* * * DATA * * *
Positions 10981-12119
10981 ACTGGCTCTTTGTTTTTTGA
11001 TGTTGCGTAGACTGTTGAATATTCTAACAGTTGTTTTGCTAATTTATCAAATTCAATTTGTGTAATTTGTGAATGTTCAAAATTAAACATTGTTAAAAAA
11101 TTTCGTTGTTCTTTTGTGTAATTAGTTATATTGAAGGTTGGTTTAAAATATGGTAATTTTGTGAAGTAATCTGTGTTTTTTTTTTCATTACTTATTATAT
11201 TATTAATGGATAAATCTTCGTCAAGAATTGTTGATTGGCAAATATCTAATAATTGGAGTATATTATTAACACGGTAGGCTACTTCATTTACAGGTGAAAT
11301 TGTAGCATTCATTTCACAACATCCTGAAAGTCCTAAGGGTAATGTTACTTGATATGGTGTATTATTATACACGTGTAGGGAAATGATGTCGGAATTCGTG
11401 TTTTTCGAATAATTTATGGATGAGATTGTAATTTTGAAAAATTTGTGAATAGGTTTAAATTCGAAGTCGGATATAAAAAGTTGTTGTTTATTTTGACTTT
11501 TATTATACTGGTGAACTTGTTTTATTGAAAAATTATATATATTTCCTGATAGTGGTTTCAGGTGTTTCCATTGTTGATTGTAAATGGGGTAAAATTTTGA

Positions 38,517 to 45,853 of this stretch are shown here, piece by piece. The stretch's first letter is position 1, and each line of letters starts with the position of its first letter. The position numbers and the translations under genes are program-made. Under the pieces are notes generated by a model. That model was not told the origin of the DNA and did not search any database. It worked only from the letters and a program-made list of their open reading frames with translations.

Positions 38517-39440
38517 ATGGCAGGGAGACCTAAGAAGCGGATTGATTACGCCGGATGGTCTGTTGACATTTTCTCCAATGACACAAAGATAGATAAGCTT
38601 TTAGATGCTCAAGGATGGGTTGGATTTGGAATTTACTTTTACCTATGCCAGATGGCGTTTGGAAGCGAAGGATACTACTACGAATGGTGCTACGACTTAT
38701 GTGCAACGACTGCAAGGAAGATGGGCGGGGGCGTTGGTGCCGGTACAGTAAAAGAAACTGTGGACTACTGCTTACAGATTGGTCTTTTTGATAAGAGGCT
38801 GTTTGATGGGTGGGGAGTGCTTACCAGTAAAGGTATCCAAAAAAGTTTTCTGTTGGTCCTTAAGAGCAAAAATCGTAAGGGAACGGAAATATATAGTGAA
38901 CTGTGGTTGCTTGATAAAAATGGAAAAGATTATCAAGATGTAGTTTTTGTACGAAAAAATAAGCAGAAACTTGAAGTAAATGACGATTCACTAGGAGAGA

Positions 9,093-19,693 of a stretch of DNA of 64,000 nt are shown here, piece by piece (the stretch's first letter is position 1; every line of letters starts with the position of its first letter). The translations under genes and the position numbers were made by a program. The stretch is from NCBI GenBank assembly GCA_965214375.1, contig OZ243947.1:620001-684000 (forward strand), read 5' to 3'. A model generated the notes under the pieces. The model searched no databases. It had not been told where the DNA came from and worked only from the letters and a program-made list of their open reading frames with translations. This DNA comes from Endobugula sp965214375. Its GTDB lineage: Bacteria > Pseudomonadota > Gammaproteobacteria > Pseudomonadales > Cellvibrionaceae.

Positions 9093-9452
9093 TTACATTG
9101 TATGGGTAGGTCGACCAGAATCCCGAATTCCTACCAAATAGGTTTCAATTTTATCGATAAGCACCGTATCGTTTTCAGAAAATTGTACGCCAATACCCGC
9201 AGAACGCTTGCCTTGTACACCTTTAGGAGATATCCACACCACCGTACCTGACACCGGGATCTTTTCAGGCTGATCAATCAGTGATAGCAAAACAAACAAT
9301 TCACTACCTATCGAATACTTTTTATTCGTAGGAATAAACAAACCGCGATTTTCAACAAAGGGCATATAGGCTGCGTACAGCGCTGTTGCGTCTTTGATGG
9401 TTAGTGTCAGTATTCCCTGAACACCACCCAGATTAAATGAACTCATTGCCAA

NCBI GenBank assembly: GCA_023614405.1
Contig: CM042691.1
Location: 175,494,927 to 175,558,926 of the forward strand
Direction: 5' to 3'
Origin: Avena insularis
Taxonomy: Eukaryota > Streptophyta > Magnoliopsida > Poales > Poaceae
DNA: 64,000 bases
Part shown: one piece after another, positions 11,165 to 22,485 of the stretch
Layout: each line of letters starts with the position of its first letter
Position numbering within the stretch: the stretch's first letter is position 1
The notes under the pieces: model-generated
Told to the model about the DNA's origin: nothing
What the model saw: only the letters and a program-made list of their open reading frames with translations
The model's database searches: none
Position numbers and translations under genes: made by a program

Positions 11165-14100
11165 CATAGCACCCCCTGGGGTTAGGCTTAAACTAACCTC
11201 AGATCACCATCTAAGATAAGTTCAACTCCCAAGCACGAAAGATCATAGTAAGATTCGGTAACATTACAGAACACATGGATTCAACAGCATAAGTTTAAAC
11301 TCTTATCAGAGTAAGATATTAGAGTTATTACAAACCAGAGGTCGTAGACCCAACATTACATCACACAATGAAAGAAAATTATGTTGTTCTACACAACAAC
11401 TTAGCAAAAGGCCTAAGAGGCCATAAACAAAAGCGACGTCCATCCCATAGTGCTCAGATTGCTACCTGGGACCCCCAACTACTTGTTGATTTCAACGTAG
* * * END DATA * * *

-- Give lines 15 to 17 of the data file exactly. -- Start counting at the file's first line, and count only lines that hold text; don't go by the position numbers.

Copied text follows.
38901 CTGTGGTTGCTTGATAAAAATGGAAAAGATTATCAAGATGTAGTTTTTGTACGAAAAAATAAGCAGAAACTTGAAGTAAATGACGATTCACTAGGAGAGA

Positions 9,093-19,693 of a stretch of DNA of 64,000 nt are shown here, piece by piece (the stretch's first letter is position 1; every line of letters starts with the position of its first letter). The translations under genes and the position numbers were made by a program. The stretch is from NCBI GenBank assembly GCA_965214375.1, contig OZ243947.1:620001-684000 (forward strand), read 5' to 3'. A model generated the notes under the pieces. The model searched no databases. It had not been told where the DNA came from and worked only from the letters and a program-made list of their open reading frames with translations. This DNA comes from Endobugula sp965214375. Its GTDB lineage: Bacteria > Pseudomonadota > Gammaproteobacteria > Pseudomonadales > Cellvibrionaceae.

Positions 9093-9452